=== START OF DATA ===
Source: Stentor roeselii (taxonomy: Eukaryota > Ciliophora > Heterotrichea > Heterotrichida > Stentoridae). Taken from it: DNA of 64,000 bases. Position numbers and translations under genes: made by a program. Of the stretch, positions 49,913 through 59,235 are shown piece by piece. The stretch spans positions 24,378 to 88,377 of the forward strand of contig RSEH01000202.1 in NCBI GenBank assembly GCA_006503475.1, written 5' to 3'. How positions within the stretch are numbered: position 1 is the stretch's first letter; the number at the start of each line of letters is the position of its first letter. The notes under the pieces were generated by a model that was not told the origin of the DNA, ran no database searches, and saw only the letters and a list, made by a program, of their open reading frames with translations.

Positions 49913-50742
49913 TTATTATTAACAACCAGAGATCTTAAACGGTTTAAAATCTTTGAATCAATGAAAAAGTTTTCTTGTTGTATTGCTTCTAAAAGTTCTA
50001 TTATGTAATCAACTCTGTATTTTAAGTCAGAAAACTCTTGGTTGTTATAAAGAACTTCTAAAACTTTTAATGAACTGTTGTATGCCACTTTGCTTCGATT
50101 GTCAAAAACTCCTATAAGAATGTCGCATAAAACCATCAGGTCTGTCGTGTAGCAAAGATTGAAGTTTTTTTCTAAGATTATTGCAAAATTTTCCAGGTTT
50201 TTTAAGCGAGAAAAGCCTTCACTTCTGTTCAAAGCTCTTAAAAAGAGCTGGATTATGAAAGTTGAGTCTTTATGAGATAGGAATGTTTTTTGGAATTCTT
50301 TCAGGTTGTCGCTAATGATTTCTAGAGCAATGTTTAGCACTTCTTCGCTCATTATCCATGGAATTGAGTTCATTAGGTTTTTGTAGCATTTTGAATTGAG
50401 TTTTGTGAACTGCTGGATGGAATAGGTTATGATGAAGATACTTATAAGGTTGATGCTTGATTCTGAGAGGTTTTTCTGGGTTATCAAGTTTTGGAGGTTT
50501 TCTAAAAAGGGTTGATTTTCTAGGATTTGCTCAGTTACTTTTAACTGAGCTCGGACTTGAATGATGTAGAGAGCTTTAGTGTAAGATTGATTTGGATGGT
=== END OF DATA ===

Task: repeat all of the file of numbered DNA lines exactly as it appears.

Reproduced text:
Source: Stentor roeselii (taxonomy: Eukaryota > Ciliophora > Heterotrichea > Heterotrichida > Stentoridae). Taken from it: DNA of 64,000 bases. Position numbers and translations under genes: made by a program. Of the stretch, positions 49,913 through 59,235 are shown piece by piece. The stretch spans positions 24,378 to 88,377 of the forward strand of contig RSEH01000202.1 in NCBI GenBank assembly GCA_006503475.1, written 5' to 3'. How positions within the stretch are numbered: position 1 is the stretch's first letter; the number at the start of each line of letters is the position of its first letter. The notes under the pieces were generated by a model that was not told the origin of the DNA, ran no database searches, and saw only the letters and a list, made by a program, of their open reading frames with translations.

Positions 49913-50742
49913 TTATTATTAACAACCAGAGATCTTAAACGGTTTAAAATCTTTGAATCAATGAAAAAGTTTTCTTGTTGTATTGCTTCTAAAAGTTCTA
50001 TTATGTAATCAACTCTGTATTTTAAGTCAGAAAACTCTTGGTTGTTATAAAGAACTTCTAAAACTTTTAATGAACTGTTGTATGCCACTTTGCTTCGATT
50101 GTCAAAAACTCCTATAAGAATGTCGCATAAAACCATCAGGTCTGTCGTGTAGCAAAGATTGAAGTTTTTTTCTAAGATTATTGCAAAATTTTCCAGGTTT
50201 TTTAAGCGAGAAAAGCCTTCACTTCTGTTCAAAGCTCTTAAAAAGAGCTGGATTATGAAAGTTGAGTCTTTATGAGATAGGAATGTTTTTTGGAATTCTT
50301 TCAGGTTGTCGCTAATGATTTCTAGAGCAATGTTTAGCACTTCTTCGCTCATTATCCATGGAATTGAGTTCATTAGGTTTTTGTAGCATTTTGAATTGAG
50401 TTTTGTGAACTGCTGGATGGAATAGGTTATGATGAAGATACTTATAAGGTTGATGCTTGATTCTGAGAGGTTTTTCTGGGTTATCAAGTTTTGGAGGTTT
50501 TCTAAAAAGGGTTGATTTTCTAGGATTTGCTCAGTTACTTTTAACTGAGCTCGGACTTGAATGATGTAGAGAGCTTTAGTGTAAGATTGATTTGGATGGT